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Let the Right One In (DVD Review)

28 Feb, 2009 By: Kyra Kudick

Let the right one in

Street 3/10/09
Box Office $2 million
$26.98 DVD, $34.98 Blu-ray
Rated ‘R’ for some bloody violence including disturbing images, brief nudity and language.
Stars Kåre Hedebrant, Lina Leandersson.

Let the Right One In may be the single most beautiful horror film I have ever seen. This is a strange feeling to have about a horror film, but so fitting for a movie with sweeping vistas of the snow-covered Swedish landscape.

It is not so much frightening as it is melancholy, with a dark story told against a stark background. At its heart it is really a love story between a lonely and bullied 12-year-old boy, Oskar, and the 12-year-old girl, Eli, who befriends him. The fact that the girl is actually a vampire becomes almost secondary — an obstacle for their adolescent love to overcome, rather than the central focus.

For American audiences accustomed to fast-paced, uber-gory films with high body counts, this movie will not fit that bill. The pacing is even, though not too slow, and although the essence of gore makes its way on screen, the kills are not shown in their excruciating detail.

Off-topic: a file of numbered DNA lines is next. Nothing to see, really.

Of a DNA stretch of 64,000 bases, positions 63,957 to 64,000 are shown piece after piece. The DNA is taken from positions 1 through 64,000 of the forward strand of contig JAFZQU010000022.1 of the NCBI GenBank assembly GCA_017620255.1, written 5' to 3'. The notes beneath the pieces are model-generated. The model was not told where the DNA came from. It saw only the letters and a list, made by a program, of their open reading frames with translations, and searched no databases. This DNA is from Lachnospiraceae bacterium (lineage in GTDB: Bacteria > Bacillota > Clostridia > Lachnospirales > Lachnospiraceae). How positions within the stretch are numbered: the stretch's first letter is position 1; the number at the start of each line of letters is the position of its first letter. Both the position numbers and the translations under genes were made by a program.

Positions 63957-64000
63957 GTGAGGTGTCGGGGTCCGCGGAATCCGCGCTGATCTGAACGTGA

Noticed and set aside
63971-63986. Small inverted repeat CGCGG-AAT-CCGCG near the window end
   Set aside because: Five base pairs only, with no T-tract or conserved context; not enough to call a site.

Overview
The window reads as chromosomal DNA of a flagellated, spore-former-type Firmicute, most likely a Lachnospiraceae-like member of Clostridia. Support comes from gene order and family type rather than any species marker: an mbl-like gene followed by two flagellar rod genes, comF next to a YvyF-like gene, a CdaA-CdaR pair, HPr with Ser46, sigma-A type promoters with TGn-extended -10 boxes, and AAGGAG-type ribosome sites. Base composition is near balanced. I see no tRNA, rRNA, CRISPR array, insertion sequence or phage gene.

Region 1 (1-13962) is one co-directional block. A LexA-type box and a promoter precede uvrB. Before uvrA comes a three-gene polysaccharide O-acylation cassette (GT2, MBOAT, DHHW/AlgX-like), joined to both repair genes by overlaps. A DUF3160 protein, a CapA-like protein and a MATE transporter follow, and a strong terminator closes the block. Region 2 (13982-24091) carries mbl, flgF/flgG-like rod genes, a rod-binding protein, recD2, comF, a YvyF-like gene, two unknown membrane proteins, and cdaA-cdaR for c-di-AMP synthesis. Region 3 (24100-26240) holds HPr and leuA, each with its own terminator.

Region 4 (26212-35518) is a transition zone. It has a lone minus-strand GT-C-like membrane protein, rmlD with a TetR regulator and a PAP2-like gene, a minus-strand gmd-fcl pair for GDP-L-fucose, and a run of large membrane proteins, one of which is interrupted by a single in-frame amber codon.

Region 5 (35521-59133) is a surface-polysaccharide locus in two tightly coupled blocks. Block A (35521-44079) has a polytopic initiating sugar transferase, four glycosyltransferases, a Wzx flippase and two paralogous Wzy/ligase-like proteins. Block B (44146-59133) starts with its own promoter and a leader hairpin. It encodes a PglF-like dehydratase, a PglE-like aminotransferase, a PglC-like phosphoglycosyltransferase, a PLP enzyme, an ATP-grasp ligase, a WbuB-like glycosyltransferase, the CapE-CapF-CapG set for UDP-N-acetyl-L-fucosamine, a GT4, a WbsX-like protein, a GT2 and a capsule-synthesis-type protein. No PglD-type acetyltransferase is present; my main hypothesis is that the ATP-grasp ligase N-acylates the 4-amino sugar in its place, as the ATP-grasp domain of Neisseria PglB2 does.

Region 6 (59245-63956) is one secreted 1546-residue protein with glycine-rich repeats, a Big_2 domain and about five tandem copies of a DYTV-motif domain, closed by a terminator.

For vampire aficionados this falls more in line with the traditional mythology a la Dracula, but has vestiges of more modern, reluctant vampire stories (think Louis from Interview with a Vampire). Eli knows she must kill to survive, but hates the hunt. She is remorseful of her own kills, but in a twist of irony that can only be rationalized in the mind of a perpetually adolescent girl, she asks others to kill for her.

With superb acting by both young stars, the most horrifying moments of the film occur in the quiet spaces amid the violence, as the relationship develops between a skinny, lonely boy and a blood-soaked, woeful girl-cum-monster.

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